Page:Diary of ten years.djvu/200

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tons of flour amongst other things. It is singular that, owing to monopoly, everything keeps up a high price yet. The enormous sum of £25 per ton is demanded for potatoes, though they are rotting in the bags, people being unwilling to submit to such taxation, and the sellers refusing to lower the price. Another vessel has touched here, and inquired of the pilot if England was at war with the Dutch. On being informed of our blissful state of ignorance, she proceeded on her way to Batavia.

I left Perth about four o'clock, and rode the back way, and arrived here with a glimmering of light (between twilight and moonlight), distance about fourteen English miles. Both horse and man (the nobler animal first) were very hungry, neither having eaten from an early breakfast hour. No letter in this vessel that I have heard of.

Four of my sheep have had lambs; it is early yet, by six weeks, for this is the most trying season: we must manage better another time. My present shepherd is very attentive, but must not be interfered with in any way: he dresses the sheep frequently for the scab, which the new flock brought with them—spirits of turpentine and tobacco-water are his remedy.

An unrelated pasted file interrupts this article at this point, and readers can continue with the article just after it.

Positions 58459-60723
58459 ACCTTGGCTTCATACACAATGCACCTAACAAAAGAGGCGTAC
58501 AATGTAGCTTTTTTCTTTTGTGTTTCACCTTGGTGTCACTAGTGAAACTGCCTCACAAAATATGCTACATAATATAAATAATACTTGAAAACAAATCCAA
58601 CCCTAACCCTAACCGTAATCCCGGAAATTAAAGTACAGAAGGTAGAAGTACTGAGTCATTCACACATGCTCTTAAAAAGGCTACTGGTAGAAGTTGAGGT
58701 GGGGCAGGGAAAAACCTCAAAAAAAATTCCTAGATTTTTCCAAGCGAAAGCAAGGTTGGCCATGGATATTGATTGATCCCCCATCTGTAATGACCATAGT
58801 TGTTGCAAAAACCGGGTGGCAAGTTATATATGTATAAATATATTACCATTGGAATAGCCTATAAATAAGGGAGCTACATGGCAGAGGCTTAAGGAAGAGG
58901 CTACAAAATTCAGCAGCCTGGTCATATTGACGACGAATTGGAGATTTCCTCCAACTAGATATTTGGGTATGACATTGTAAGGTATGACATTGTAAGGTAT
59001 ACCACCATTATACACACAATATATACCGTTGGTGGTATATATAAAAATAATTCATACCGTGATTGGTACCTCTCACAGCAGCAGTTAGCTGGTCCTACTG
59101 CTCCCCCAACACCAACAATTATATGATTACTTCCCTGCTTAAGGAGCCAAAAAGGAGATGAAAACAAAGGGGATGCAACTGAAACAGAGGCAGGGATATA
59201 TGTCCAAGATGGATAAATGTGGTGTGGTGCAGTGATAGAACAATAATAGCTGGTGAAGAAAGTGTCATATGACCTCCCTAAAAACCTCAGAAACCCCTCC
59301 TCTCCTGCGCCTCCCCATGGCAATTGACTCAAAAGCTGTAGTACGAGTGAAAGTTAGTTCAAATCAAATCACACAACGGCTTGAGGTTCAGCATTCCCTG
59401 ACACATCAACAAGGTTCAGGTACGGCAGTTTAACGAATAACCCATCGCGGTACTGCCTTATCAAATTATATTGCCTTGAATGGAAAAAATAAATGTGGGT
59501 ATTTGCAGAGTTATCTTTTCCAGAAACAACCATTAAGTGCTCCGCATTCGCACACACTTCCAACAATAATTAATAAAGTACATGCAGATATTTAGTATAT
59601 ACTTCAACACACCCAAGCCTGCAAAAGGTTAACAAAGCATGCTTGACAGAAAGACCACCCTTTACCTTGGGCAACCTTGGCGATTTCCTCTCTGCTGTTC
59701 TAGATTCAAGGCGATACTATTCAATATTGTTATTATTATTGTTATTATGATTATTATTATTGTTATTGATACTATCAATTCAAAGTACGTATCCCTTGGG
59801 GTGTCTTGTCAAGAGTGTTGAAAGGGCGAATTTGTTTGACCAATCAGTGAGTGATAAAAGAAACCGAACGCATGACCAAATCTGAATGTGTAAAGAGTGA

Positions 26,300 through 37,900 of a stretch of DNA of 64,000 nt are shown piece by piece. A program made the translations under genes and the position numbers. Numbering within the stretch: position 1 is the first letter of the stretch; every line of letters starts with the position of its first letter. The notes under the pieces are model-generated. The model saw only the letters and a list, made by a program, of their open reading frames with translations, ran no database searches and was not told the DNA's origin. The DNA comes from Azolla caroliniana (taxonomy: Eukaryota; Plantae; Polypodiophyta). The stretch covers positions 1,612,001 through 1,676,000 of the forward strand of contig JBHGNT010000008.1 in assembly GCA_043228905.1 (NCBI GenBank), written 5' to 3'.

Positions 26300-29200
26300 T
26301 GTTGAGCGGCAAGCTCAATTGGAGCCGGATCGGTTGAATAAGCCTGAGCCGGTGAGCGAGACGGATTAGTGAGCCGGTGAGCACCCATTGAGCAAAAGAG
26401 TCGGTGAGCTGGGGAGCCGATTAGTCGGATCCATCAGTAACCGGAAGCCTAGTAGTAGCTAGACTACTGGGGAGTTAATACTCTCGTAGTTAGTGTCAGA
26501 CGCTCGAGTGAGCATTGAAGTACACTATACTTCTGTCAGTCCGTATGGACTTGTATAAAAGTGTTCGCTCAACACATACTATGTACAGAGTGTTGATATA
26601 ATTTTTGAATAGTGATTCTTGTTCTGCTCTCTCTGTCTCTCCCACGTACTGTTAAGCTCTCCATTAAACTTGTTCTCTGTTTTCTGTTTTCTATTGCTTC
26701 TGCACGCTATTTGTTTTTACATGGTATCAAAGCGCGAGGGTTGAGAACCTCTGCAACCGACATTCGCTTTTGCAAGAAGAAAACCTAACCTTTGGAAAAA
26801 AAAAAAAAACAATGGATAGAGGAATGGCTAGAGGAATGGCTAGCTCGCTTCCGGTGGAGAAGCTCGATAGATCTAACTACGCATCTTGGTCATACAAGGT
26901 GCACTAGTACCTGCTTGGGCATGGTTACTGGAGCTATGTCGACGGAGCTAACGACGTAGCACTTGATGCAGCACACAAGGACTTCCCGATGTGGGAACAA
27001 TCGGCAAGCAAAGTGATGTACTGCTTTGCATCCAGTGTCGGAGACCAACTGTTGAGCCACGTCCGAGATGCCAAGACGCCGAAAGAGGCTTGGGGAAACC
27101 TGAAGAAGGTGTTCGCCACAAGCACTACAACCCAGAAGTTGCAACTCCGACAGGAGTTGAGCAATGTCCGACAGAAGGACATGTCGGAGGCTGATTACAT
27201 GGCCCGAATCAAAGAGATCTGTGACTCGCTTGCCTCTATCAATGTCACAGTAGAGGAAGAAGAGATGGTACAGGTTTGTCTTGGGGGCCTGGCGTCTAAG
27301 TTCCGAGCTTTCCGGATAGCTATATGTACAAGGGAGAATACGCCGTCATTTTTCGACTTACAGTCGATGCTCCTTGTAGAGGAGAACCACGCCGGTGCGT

After an early dinner, I rode back to the hills this day, to my northern boundary; got on a high hill, with a level top, and had great difficulty in descending by another route: I was quite surprised to find how much of my time it occupied to reach the summit, and how much more rugged and higher it is than I had fancied.

The soil to the very highest points is reddish loam. There is very little mahogany on my grant; and where there is any, it is much intermixed with red gums, which indicate that the sub-stratum is clay at no great depth. The trees are principally white and red gum. Towards the tops of the hills we find grass (kangaroo and other sorts), lucerne (so called here), chrysanthemum, &c., &c.